Disney Plus with ads just got a major upgrade — here’s what we know

Hand with remote in front of Disney Plus on a television
(Image credit: Disney Plus)

Disney Plus with ads (aka Disney Plus Basic) is Disney’s response to a couple of trends with the best streaming services. First, streamers need to find a way to make more money off their platforms to turn a profit and appease shareholders, but they also need to provide more affordable options to entice subscribers as inflation hits everyone’s wallet. But when Disney Plus with ads went live, users noticed a glaring problem — it didn’t work with Roku.

Now that problem is officially solved. Roku has announced that it's streaming devices and smart TVs now support Disney Plus Basic, ending months where one of the best streaming services and one of the best streaming device manufacturers simply didn’t get along.

This isn’t the first time we’ve seen a standoff between streaming services and streaming device platforms. Netflix has its own ad-supported platform and while it finally works on Apple TV devices, there was a while were subscribers were unable to watch the latest Netflix shows and movies on the Apple TV 4K.

Hopefully, this is a sign that these disputes are going away. While these companies fight over ad revenues, the only people getting hurt are the consumers trying to save some money while still watching their favorite TV shows and movies. Given that these ad-supported tiers already come with some tradeoffs, it’s added insult to injury to limit where they can be watched.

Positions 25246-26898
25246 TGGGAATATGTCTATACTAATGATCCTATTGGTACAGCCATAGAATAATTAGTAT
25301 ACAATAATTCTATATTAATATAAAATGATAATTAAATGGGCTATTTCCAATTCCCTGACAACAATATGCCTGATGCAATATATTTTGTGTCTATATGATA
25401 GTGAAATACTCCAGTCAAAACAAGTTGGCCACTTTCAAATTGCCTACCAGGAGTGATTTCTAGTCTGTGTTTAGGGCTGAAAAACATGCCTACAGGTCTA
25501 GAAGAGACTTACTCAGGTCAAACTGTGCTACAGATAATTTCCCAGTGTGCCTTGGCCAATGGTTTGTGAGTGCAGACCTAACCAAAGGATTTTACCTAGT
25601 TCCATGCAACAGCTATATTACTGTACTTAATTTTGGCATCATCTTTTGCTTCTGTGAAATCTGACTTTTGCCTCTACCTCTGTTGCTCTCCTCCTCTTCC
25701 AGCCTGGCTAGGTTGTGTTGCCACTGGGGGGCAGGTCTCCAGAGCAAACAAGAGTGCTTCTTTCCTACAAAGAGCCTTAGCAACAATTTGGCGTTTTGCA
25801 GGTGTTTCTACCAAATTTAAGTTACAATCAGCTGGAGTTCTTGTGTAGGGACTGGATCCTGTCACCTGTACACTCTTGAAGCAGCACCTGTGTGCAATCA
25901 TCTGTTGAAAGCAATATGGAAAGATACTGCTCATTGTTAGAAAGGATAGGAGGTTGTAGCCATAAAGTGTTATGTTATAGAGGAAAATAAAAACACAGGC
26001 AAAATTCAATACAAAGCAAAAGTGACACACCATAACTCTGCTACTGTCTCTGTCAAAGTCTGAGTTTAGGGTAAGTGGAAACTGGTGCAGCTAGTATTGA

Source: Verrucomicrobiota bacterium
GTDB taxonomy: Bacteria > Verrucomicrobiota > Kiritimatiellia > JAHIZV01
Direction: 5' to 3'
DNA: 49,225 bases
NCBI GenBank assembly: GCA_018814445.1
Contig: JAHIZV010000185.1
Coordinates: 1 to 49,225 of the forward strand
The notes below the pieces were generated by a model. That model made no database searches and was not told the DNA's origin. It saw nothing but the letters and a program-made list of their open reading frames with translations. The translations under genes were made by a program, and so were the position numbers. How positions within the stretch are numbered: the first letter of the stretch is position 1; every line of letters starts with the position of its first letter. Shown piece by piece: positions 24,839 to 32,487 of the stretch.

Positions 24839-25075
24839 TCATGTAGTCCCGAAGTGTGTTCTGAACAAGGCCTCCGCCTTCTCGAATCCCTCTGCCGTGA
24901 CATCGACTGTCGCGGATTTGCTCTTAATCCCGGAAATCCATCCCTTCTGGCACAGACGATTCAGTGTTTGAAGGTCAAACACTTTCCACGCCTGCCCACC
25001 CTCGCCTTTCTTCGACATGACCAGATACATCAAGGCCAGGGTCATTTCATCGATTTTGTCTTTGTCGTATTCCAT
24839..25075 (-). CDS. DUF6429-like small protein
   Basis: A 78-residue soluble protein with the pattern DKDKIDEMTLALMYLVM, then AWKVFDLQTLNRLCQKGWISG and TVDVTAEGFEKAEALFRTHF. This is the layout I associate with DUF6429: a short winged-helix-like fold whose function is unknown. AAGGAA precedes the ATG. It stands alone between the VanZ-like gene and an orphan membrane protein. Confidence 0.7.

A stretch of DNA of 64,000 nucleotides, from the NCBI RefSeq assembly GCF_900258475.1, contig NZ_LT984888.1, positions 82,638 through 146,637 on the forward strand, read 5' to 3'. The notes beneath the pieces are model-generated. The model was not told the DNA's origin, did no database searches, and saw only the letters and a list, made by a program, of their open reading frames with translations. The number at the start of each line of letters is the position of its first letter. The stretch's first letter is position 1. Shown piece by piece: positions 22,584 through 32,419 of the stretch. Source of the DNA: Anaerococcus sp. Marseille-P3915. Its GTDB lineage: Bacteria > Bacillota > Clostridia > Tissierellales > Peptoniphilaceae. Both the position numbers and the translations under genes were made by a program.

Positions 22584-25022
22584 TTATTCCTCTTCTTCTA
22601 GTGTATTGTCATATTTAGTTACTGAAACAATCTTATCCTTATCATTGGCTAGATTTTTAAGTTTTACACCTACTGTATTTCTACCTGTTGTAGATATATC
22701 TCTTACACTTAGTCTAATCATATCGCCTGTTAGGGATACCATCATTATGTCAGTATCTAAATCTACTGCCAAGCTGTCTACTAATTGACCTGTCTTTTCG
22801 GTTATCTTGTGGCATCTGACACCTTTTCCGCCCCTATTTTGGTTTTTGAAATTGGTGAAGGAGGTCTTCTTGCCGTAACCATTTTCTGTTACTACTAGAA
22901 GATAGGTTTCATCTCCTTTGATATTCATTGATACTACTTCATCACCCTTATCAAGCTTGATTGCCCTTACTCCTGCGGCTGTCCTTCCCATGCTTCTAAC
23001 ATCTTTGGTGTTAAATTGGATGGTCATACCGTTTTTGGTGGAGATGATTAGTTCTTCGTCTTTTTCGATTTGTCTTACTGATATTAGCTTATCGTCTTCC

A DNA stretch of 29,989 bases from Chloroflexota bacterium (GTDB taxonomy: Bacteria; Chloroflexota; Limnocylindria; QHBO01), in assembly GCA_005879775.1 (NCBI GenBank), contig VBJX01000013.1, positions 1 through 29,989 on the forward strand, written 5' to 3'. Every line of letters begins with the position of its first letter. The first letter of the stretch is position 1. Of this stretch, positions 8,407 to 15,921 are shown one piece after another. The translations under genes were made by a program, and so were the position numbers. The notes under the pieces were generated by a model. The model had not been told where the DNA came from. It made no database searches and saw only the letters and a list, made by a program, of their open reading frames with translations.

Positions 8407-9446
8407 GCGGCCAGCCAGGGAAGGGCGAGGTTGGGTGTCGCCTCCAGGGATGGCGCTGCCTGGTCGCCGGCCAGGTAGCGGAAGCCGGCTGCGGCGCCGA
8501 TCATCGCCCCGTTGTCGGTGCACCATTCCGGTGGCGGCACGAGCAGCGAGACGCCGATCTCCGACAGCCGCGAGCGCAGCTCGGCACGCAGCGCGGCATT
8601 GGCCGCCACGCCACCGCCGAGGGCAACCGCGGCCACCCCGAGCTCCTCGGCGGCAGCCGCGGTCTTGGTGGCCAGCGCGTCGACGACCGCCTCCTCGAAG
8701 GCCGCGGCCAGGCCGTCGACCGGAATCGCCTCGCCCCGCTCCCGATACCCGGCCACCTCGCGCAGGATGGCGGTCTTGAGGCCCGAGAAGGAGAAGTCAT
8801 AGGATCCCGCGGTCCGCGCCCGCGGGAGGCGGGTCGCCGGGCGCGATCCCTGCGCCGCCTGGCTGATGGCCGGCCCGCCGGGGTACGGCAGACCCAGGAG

Disney Plus with ads: What you need to know

A phone with the Disney Plus logos is surrounded by popcorn and an "Act fast" graphic in the corner.

(Image credit: Shutterstock)

Disney Plus Basic was announced back in September of last year along with a slew of other Disney-related price hikes. Disney Plus, Hulu and ESPN Plus all got price hikes at the time. Disney also eliminated its legacy Disney Bundle (Disney Plus without ads, Hulu with ads and ESPN Plus), replacing it with a wholly ad-supported package.

However, since going live in December 2022, Disney Plus with ads has proved not all ad-supported streaming services are created equal. Netflix with ads comes with some serious drawbacks — lower resolution caps, limited simultaneous streams and you can’t even watch everything Netflix has to offer. That’s not Netflix with ads, that’s a whole different streaming service (Netflix Lite?).

By comparison, Disney Plus with ads is, well, largely just Disney Plus with ads. You still get up to 4K resolution, up to four simultaneous streams and access to the entire Disney Plus library of shows and movies. You even get support for Dolby Vision and HDR10, though you lose the ability to download content or watch with friends and family via GroupWatch

So if you’re looking to save some money, switching to Disney Plus Basic could be a savvy move. Though personally, I’d recommend spending just a bit more to get one of the new Disney Bundles. There’s one that gives you Disney Plus with ads and Hulu with ads for just $9.99 — just $2 more than Disney Plus with ads by itself. And for sports fans, an additional $3 will also get you ESPN Plus. 

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Malcolm McMillan
Senior Streaming Writer

Malcolm McMillan is a senior writer for Tom's Guide, covering all the latest in streaming TV shows and movies. That means news, analysis, recommendations, reviews and more for just about anything you can watch, including sports! If it can be seen on a screen, he can write about it. Previously, Malcolm had been a staff writer for Tom's Guide for over a year, with a focus on artificial intelligence (AI), A/V tech and VR headsets.

Before writing for Tom's Guide, Malcolm worked as a fantasy football analyst writing for several sites and also had a brief stint working for Microsoft selling laptops, Xbox products and even the ill-fated Windows phone. He is passionate about video games and sports, though both cause him to yell at the TV frequently. He proudly sports many tattoos, including an Arsenal tattoo, in honor of the team that causes him to yell at the TV the most.